These six skills, coupled with some of the sharpness skills we went over before like Handicraft and Protective Polish, are great skills to use if you want raw DPS. All 14 weapons will benefit greatly from them (though sharpness skills obviously won't affected ranged weapons). But there are also several skills uniquely suited to some weapons, as we'll see in a bit. 

Elemental damage

Physical and elemental damage are calculated differently in Monster Hunter: World. Physical damage is based on a weapon's attack power and the value of the attack itself, which is why the final hit in your combo does more damage than the first hit. But elemental damage is calculated independently. You deal the same amount of elemental damage no matter what attack you use. Elemental damage also isn't affected by affinity. It's entirely based on your weapon's elemental attack. So, rapid, weak hits which deal relatively little physical damage can rack up tons of elemental damage. As a result, fast-hitting weapons like the dual blades and sword and shield are great at dishing out elemental damage.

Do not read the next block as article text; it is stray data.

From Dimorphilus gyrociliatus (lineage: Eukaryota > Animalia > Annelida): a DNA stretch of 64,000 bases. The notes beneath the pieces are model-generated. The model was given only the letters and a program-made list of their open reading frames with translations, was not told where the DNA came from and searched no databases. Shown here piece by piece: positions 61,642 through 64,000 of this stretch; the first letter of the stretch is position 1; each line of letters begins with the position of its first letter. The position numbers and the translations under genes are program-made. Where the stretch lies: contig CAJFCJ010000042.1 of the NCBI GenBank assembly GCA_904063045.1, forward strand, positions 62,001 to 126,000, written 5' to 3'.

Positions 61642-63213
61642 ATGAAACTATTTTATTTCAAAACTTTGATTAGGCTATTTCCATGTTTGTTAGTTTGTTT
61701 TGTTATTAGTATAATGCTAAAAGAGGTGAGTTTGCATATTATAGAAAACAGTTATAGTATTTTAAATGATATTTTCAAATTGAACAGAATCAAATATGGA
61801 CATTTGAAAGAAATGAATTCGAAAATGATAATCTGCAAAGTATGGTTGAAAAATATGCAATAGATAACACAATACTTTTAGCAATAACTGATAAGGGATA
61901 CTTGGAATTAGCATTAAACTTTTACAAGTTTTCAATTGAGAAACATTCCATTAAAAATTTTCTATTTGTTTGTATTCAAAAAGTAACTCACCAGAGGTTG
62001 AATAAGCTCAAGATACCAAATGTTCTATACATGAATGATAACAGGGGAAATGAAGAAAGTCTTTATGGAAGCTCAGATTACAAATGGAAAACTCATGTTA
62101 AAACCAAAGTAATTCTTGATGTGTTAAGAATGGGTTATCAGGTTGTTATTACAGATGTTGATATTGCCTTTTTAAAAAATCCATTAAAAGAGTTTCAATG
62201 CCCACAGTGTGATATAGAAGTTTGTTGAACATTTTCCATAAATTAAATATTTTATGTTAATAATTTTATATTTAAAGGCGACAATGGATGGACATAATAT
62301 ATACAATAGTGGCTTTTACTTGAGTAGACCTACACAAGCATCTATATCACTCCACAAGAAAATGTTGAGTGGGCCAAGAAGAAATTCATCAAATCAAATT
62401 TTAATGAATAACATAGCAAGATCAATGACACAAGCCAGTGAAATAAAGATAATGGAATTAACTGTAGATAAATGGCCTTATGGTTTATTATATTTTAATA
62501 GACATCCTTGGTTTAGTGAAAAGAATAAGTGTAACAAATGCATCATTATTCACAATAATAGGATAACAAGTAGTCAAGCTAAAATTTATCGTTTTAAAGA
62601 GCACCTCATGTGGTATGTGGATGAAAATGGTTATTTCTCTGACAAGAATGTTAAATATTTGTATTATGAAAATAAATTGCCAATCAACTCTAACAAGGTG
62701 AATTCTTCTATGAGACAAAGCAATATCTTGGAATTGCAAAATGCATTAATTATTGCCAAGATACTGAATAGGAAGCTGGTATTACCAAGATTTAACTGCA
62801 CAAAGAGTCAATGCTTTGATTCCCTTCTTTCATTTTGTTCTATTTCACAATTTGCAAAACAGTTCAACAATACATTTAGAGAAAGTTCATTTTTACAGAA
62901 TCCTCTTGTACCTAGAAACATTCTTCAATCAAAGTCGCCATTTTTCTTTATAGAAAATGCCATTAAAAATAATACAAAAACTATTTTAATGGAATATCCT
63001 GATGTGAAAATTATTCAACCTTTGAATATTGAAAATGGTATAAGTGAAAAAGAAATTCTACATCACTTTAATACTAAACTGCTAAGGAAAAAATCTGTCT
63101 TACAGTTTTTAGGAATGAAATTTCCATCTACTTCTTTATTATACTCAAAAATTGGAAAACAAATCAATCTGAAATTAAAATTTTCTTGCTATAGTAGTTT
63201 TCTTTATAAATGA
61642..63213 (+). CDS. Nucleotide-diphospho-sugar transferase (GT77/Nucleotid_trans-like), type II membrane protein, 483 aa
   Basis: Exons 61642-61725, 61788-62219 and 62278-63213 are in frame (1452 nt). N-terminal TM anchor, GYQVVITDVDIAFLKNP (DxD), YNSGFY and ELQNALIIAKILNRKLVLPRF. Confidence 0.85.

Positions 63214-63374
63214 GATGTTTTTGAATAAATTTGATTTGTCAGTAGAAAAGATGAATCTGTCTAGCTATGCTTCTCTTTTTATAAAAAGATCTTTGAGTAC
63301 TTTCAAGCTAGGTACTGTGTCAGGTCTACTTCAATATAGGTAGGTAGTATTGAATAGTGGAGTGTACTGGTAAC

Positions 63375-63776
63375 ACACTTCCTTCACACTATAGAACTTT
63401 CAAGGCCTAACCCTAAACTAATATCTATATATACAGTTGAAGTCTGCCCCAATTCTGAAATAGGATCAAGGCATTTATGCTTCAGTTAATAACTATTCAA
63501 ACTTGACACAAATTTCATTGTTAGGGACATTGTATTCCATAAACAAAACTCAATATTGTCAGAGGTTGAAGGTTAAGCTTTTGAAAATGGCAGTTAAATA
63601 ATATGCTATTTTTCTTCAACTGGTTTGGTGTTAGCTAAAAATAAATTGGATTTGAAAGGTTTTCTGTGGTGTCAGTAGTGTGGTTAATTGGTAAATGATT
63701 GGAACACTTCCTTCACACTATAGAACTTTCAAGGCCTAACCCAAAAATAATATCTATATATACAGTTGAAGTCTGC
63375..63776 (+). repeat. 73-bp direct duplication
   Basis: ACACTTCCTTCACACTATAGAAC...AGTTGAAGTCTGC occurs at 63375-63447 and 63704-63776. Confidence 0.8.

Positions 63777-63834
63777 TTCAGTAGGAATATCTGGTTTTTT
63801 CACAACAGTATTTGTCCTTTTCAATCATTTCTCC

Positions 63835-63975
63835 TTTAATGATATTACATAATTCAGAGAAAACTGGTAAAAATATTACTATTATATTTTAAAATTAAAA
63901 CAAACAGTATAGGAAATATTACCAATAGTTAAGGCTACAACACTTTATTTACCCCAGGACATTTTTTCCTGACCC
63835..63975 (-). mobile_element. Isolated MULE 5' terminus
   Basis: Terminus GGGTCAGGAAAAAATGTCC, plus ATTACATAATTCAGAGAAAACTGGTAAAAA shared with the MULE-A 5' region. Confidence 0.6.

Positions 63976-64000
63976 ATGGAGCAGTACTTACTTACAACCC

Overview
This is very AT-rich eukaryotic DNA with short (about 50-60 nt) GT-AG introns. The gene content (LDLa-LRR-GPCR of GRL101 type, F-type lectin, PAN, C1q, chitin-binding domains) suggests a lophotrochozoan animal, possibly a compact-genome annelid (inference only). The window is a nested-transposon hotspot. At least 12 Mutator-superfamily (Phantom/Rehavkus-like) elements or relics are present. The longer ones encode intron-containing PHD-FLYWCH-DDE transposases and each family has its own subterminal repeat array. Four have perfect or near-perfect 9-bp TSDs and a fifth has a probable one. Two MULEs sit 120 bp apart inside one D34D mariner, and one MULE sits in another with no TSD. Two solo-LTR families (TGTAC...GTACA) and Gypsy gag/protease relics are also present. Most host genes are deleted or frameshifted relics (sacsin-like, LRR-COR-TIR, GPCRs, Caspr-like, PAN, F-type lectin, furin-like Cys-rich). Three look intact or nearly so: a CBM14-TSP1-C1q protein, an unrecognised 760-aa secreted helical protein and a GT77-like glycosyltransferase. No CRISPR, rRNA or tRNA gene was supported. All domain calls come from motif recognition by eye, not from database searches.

You can boost your elemental damage with several armor skills. Just know that there's a limit to how high a weapon's elemental attack can go, and investing in element-boosting skills after you reach that limit is pointless. The good elemental skills are pretty obvious: 

  • Fire Attack: increases fire attack 
  • Water Attack: increases water attack 
  • Ice Attack: increases ice attack 
  • Thunder Attack: increases thunder attack 
  • Dragon Attack: increases dragon attack 
  • Elemental Crit: allows the 25 percent critical hit modifier to affect elemental damage 
  • Free Element: unlocks hidden (grayed out) elemental damage on weapons   

Status effects